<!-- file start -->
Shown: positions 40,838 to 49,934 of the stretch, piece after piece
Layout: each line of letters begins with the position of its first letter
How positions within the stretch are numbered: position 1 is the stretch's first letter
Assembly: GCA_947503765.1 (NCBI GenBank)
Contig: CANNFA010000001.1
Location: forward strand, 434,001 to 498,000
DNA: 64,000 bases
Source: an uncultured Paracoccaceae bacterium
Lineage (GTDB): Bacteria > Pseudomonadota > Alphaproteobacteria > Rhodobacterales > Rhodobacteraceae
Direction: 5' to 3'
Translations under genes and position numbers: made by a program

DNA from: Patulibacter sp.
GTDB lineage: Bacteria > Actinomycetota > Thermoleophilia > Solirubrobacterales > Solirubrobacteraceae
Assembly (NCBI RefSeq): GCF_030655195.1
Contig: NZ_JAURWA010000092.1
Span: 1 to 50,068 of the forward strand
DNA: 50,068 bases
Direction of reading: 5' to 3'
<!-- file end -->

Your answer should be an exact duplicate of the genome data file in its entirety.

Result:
Shown: positions 40,838 to 49,934 of the stretch, piece after piece
Layout: each line of letters begins with the position of its first letter
How positions within the stretch are numbered: position 1 is the stretch's first letter
Assembly: GCA_947503765.1 (NCBI GenBank)
Contig: CANNFA010000001.1
Location: forward strand, 434,001 to 498,000
DNA: 64,000 bases
Source: an uncultured Paracoccaceae bacterium
Lineage (GTDB): Bacteria > Pseudomonadota > Alphaproteobacteria > Rhodobacterales > Rhodobacteraceae
Direction: 5' to 3'
Translations under genes and position numbers: made by a program

DNA from: Patulibacter sp.
GTDB lineage: Bacteria > Actinomycetota > Thermoleophilia > Solirubrobacterales > Solirubrobacteraceae
Assembly (NCBI RefSeq): GCF_030655195.1
Contig: NZ_JAURWA010000092.1
Span: 1 to 50,068 of the forward strand
DNA: 50,068 bases
Direction of reading: 5' to 3'